3. For the 2012 season to bring as much excitement in the second-half and postseason as 2011. I thought there couldn’t be a more exciting day than the last day of the regular season – then Game 6 of the World Series came along.

2. For a fun new year through programming and education at the Baseball Hall of Fame where we will welcome the newest additions to our family – Ron Santo and any other electees that come out of the BBWAA election on Jan. 9. My favorite time of year is when all the Hall of Famers are back home in Cooperstown.

1. I love the holidays, but once they are over, I hope for February to come quick so pitchers and catchers can report. Bring on Spring Training!

I hope you and yours have a wonderful holiday season – and get ready to PLAY BALL!

Samantha Carr is the manager of web and digital media at the National Baseball Hall of Fame and Museum.

A Gilded Coal-Hole

By John Odell

World Series winners have long received championship rings to commemorate their historic victories. Today’s players usually receive their rings in a formal ceremony at the start of the new season, often during the first home stand. Prior to the 1920s, however, players received decorated pins or medallions as their personal championship awards, which arrived toward the end of December. At the end of 1908, the Chicago Cubs received their second consecutive World Championship medal—and they were not happy about it.

The Cubs’ 1907 medallion had been made of gold, bore the profile of a bear cub’s head with a diamond in its teeth, and was over 1 1/2 inches in diameter, making it about the size of a silver dollar. Although the 1908 version was also gold, it was less than 3/4” across—smaller than a dime. The players were so disgusted by the award that the Sporting Life, a leading national newspaper, reported on it:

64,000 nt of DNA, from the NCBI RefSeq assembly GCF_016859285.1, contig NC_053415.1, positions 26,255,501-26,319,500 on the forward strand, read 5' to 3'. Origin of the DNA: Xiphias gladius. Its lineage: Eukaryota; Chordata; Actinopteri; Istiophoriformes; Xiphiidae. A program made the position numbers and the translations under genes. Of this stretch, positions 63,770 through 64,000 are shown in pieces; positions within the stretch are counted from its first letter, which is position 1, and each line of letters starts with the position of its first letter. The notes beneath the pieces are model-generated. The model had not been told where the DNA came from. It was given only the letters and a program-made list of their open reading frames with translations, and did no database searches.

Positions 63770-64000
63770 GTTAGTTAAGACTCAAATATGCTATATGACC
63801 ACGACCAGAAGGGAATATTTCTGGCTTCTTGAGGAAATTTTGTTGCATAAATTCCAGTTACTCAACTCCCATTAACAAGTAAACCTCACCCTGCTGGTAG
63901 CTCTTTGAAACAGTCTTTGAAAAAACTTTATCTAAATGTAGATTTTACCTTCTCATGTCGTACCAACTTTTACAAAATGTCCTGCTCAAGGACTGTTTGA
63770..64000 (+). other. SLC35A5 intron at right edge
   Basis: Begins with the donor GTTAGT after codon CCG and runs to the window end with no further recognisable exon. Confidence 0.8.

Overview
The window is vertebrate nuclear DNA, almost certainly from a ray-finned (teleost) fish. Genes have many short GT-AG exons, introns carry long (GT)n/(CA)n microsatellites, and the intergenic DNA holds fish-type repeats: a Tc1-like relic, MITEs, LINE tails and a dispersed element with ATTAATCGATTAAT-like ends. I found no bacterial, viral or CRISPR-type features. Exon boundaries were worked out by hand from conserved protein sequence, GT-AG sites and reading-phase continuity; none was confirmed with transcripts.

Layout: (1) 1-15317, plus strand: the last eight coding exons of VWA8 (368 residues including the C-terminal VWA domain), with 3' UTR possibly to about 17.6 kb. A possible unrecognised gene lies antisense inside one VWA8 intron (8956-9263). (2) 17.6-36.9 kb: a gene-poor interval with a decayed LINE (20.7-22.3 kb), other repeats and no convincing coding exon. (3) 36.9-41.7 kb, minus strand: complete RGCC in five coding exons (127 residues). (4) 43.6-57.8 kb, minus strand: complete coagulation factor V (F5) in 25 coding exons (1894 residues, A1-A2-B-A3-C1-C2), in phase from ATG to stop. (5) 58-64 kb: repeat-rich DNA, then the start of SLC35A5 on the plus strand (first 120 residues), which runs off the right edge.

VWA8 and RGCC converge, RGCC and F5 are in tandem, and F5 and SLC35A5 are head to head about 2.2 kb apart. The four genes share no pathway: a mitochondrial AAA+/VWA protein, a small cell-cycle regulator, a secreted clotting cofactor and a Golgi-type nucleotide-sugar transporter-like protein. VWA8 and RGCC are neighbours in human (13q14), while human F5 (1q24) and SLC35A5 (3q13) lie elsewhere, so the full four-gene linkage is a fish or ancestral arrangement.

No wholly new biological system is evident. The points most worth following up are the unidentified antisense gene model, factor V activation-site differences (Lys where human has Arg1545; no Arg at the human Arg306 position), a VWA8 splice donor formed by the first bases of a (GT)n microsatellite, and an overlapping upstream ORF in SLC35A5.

The Emblems
The World’s Championship emblems have duly arrived, and were hailed with much derision by the Cubs, who aver that they look more like a monkey’s dream than the insignia of base ball’s proudest event. They are, to say the least, scrubby and measly, and the boys ridicule them savagely. Just why a Cincinnati firm, which evidently hasn’t taste enough to design a sewer-cover, should be given such a job, is a darksome mystery. Last season’s emblems were so inferiorly constructed that they fell apart, and the boys had to have them reset. This season’s are in the shape of a button, and look like a cross between a sick mince pie and a gilded coal-hole. Joe Tinker says he would not wear his emblem to a dog fight, and the rest of the Cubs are equally outspoken.
–Sporting Life, January 9, 1909

Why do researchers so enjoy plowing through old newspapers, looking for a “find”? Because not only can you uncover wonderful and surprising information, you can get a great read. Modern journalism, while far more professional, is not half as much fun. A coalhole, by the way, is the entrance to an old-fashioned coal chute, often found in a sidewalk, and leading down to the coal bin by the furnace. Think of it as a small manhole cover.

Finally, Cubs fans and foes alike have to wonder what the players’ reactions might have been if they had known that, a century later, they would still be waiting on their next championship.

John Odell is the curator of history and research at the National Baseball Hall of Fame and Museum.

Giving Thanks for Baseball and Family

By Trevor Hayes